Falmouth ski team: Climate change a year-round problem

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FALMOUTH — Weather-wise, it has been a very inconsistent month.

February began unusually warm, almost reaching 60 degrees. Temperatures then plummeted to below zero last weekend, only to rebound into the 30s and 40s this week.

For the Falmouth High School Nordic ski team, not only has the inconsistent weather been bad for the sport, it also hammers home the message they planned to make at a Wednesday press conference outside the school:

Climate change isn’t just bad for their season, it’s also bad for athletes’ health.

The team members, with help from the Maine Conservation Alliance, say climate change affects both their ability to compete, as well as the overall health of athletes from air quality.

Kaitlyn Bernard, the team’s coach and the Maine program assistant at the Appalachian Mountain Club, said she was approached by the conservation alliance to do the event with the ski team.

“Winter is changing,” Bernard said. “It’s hard to predict what we’re up against.”

She said the things athletes have to do to stay healthy are made more difficult by poor air quality.

Bernard said AMC commissioned a study that found healthy individuals experienced lung function declines at ozone levels of 40 parts per billion. She said AMC wants to push for a standard of 60 parts per billion.

Beth Ahearn, program director at the MCA, said climate change is an area of focus for the organization, particularly the Environmental Protection Agency’s Clean Power Plan, which seeks to have states lower their carbon emissions by 30 percent by 2030. The U.S. Supreme Court stayed implementation of the plan this month.

“We believe that the plan is based on solid legal ground under the Clean Air Act and will prevail on its merits,” Ahearn said via email. “In the meantime, Maine can set an example by staying the course on reducing carbon emissions. Our health and our economy depend upon it.”

London Bernier, a senior at FHS and captain of the Nordic ski team, said the team has lost parts of the season to warm temperatures and melting snow, and also had to cancel practice due to bitter cold.

Additionally, she said, athletes who suffer from asthma struggle with poor air quality conditions.

“Opening people’s eyes (to this issue) is important,” Bernier said.

Bernard said it is “time for skiers to do something about this.” The hope, she said, is to be able to begin influencing policy makers across the state.

“The combination of poor air quality in southern Maine during the summer months and erratic snow patterns and shorter winters is dramatically changing both AMC’s recreational offerings and opportunities, and my athletes’ ability to train and compete,” she said in a written statement.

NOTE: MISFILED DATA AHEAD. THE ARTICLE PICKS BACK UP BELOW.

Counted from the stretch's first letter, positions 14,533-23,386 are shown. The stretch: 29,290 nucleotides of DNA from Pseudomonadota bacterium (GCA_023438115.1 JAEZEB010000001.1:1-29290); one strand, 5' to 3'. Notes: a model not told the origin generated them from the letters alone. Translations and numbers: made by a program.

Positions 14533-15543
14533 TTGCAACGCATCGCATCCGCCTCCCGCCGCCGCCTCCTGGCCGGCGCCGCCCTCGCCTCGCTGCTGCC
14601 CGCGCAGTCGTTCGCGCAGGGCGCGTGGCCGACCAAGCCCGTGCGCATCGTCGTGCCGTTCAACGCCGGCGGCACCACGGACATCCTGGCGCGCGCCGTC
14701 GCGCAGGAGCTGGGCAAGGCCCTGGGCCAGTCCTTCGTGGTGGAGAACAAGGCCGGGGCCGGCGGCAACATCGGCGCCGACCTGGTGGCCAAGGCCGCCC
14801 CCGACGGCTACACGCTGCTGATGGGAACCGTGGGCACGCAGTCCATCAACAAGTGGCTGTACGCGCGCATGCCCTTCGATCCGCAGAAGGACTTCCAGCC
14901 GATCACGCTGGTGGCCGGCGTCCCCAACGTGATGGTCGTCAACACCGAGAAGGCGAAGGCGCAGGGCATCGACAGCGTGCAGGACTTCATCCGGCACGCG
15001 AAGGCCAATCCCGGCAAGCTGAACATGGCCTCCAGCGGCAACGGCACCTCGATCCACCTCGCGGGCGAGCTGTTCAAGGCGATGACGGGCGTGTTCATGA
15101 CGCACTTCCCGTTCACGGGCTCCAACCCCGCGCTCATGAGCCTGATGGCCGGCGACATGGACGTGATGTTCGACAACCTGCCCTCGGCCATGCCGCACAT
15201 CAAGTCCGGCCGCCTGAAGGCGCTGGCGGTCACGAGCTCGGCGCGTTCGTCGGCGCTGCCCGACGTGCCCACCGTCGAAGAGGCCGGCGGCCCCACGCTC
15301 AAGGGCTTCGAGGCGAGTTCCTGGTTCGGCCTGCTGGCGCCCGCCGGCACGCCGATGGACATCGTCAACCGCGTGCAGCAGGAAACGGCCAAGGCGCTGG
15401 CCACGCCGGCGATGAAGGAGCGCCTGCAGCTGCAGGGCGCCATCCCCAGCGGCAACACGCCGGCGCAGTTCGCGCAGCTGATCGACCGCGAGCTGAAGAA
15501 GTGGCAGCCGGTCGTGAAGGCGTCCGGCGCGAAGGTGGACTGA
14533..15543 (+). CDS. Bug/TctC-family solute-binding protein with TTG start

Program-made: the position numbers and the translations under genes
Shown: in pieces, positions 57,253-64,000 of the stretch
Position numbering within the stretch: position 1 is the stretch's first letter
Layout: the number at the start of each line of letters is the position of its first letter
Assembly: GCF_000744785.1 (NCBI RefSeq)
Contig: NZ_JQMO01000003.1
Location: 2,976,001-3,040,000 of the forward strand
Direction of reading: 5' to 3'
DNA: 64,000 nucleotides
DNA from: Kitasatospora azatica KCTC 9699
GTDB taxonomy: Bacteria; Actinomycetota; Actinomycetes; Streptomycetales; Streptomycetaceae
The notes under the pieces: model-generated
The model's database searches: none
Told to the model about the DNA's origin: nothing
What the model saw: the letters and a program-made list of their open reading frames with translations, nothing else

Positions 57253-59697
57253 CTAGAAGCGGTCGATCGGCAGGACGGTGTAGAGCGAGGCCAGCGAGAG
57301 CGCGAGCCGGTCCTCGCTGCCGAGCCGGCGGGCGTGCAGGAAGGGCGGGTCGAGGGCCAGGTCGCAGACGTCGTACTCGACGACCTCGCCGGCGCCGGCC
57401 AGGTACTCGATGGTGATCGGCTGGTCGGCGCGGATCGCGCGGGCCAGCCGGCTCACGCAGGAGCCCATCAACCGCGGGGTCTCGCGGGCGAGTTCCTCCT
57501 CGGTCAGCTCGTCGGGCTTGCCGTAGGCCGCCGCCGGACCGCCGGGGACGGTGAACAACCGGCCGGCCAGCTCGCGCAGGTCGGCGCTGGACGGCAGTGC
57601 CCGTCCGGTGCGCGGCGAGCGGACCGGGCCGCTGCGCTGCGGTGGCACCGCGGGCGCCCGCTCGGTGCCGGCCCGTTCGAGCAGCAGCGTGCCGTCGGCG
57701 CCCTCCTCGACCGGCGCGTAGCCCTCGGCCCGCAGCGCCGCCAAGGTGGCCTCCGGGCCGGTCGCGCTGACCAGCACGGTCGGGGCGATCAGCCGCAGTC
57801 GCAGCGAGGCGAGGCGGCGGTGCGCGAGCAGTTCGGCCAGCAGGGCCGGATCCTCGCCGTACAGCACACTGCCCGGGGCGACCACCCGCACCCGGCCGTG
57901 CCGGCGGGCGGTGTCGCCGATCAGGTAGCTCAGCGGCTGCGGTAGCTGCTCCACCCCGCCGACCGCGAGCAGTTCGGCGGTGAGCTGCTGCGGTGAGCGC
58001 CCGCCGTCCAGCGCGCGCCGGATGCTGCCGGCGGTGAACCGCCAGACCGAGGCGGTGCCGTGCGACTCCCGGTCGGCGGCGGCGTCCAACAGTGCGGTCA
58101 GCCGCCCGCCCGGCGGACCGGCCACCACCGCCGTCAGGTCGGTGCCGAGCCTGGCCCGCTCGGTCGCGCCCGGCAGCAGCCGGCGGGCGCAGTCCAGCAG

Colin Ellis can be reached at 781-3661 ext. 123 or cellis@theforecaster.net. Follow him on Twitter: @colinoellis.

The Falmouth High School Nordic ski team is lobbying for more attention to issues caused by climate change.

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Reporter covering the Portland Public School District as well as the town of Falmouth for The Forecaster. Can be reached at 781-3661 ext. 123 or cellis@theforecaster.net.
  • Jimmy_John67

    While I commend these young people for wanting to make a difference it always bothers me when I see the stated goal being something fairly nebulous like “influence policy makers”. If they truly believe in the cause then they should lead by example and initiate change and sacrifice in their own lives. How many of the students in that picture drive their own SUV or Subaru? How many own a cell phone, a tablet, a laptop and a tv all sucking energy? They need to make a personal sacrifice and cut the non essential items out of their own lives and influence others that way instead of just relying on the government to be the primary agent of change. Anyone can write a letter to their local state rep but real leaders and agents of change back up their words and beliefs with actions and self sacrifice.

  • Mainer1

    The team should have been really healthy last year, when we had the coldest and most snow in years. Weather changes and has been doing so since history. Why don’t they do something constructive that actually matters.

  • yathink2011

    How many of the young Einsteins in the photo are wearing fleece, which is responsible for a large percentage of the micro plastics released into the environment? How many own an iPhone, which is produced in China, where they have agreed to cut emissions starting in 2030? Instead of talking about making a difference, perhaps they should do something that actually would.